Crow Review

Crow offers a great mobile experience, but it could have flown so much higher

Talking with developer Sunside Games, I remark that their avian adventure Crow shares the kinds of epic set pieces and sprawling vistas of Shadow of the Colossus. Cornily, I can’t resist the pun:

“Shadow of the Crowlossus,” I offer.

“Truth is,” responds programmer Joe Riedel, “we joked about that during development. We’d call it that or ‘Infinity Bird.'”

Having just beaten the game, I’d say that the truth lies somewhere between the two jokes. On one hand, Crow is a graphically ambitious experience with solid gameplay, and moments of massive scope. Like Infinity Blade, however, its reliance on repetitive gestures and a predictable formula may turn some players off.

Set in a world of lumbering beasts, possessed creatures, and ancient gods, Crow puts you in control of the titular bird imbued with unlikely powers. Your mission? Fly in service (or defiance) of a mysterious voice, as you use your magic to curse or spare “guardians” of the land. Along the way, the game has you collecting gems that increase your powers for good – and evil.

When it comes to the game’s storytelling, I find myself torn. In equal parts, Sunside serves up a bolder premise than we’ve seen in a while on mobile, and then fails to really deliver on it. The arc of Crow feels so cinematic, so filled with mythos, but the bulk of the game’s narrative is delivered through optional blocks of text that make the experience feel disjointed. There’s certainly no shortage of flavor peppered atop the game’s battles, menus and cutscenes; I just wish Sunside had taken more care to weave it into the fabric of the gameplay.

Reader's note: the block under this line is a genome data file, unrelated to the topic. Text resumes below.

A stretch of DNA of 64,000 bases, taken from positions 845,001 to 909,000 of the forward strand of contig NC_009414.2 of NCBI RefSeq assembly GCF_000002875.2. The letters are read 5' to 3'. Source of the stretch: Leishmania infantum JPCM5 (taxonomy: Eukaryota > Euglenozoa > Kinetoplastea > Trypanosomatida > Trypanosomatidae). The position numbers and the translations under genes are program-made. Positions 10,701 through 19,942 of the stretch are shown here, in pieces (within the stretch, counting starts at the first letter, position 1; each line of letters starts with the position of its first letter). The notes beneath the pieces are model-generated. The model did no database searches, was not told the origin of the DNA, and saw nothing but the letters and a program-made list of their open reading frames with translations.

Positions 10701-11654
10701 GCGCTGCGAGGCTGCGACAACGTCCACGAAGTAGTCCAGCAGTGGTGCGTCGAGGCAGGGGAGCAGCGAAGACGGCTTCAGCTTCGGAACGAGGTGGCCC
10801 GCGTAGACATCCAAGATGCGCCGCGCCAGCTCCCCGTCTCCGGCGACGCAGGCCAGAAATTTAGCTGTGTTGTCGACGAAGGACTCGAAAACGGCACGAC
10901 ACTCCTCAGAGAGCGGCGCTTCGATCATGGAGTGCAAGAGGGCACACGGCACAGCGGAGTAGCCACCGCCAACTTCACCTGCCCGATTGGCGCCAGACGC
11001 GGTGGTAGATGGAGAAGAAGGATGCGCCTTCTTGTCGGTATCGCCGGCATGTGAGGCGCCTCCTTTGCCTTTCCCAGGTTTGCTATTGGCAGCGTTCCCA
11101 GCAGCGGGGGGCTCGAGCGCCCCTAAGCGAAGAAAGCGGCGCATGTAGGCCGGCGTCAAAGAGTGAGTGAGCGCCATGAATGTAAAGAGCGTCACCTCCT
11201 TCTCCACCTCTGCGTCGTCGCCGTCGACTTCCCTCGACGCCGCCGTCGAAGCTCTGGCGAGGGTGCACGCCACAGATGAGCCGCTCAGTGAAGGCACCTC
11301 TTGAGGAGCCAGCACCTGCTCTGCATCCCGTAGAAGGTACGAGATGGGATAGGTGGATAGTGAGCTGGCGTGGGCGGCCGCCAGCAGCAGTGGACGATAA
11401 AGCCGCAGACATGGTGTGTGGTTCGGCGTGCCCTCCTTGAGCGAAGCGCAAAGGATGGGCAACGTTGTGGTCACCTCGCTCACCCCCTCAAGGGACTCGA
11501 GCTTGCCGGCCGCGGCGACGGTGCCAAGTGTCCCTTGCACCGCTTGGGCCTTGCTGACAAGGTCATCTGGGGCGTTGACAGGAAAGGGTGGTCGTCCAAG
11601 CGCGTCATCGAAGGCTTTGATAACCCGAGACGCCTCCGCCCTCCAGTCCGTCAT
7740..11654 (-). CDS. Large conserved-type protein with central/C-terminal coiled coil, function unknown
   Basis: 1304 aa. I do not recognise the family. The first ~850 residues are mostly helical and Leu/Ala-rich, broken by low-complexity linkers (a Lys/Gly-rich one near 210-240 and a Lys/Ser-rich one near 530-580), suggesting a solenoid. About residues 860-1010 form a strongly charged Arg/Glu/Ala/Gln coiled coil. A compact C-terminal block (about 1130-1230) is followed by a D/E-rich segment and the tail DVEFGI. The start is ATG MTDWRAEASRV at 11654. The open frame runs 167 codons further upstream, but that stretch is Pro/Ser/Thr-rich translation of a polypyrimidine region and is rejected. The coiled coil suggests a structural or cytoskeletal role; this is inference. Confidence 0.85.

Speaking of which, Crow‘s core experience is at once engrossing and anticlimactic. In each of four worlds, you’ll hunt down hidden gems on your way to challenging a major boss. It’s in these showdowns that the game really shines. Sunside’s proprietary Radiance engine brings verdant fields, snow-capped mountains and ivy-covered castles to life in stunning detail that made me wish I was playing on something better than my original iPad.

Meanwhile, each battle brings with it a unique sense of thrill, as you use touch controls to dodge incoming attacks, wind around massive obstacles, and launch split-second magic. As a test of hand-eye coordination, Crow feels so much more breathtaking for its decision to quite literally give you a bird’s eye view. Without spoiling anything, keep an eye out for the fight against a mountain-dwelling snow giant.

Unfortunately, this sense of wonder is often deflated. At first, roving around the world map shares Shadow of the Colossus‘ stark sense of exploring somewhere beautiful and abandoned. By hiding gems until you fly above the spot where they exist, however, Crow quickly turns the experience into something repetitive and frustrating. I often found myself a few diamonds away from my next upgrade, only to spend ten minutes aimlessly wandering around the edges of the screen where I could swear I’d been a hundred times before.


What’s worse is that this problem of repetitiveness often plagues the game as a whole. As ambitious as Crow is in some areas of play, it sticks steadfastly to formula in others. Every zone has you hunting obtusely for power-up fuel; each comes with a “challenge level” that is a vaguely similar cave where you’ll dodge rocks and stalactites. In moments, the game starts to feel like a series of strung-together orb collection levels. One iTunes commenter put it put it perfectly when they observed the game’s surprising sense of “claustrophobia.” As a die-hard fan of adventure games, I think it would have done wonders if Sunside had axed the game’s challenges, and tied gem finding to clever puzzles that added backstory and variety.

It’s worth noting that players should take the team’s recommended device listing seriously, as I experienced sporadic crashes on my original iPad, even after the recent update. With that said, this is far less the fault of Crow than it is the truth about older devices. With their graphics engine often matching what you see in games like Infinity Blade, you’ll want to use the newest iDevice to do justice to the experience.

Crow should be lauded for ambition and its attempt to raise the bar in mobile gaming. At risk of looking a gift horse in the mouth, however, I’d argue that it doesn’t deviate all that far from the platform’s mini-game standards; instead, it wraps them in a much glossier package. There’s plenty here to enjoy for casual action and adventure seekers alike; the shame is how much higher it could have flown.

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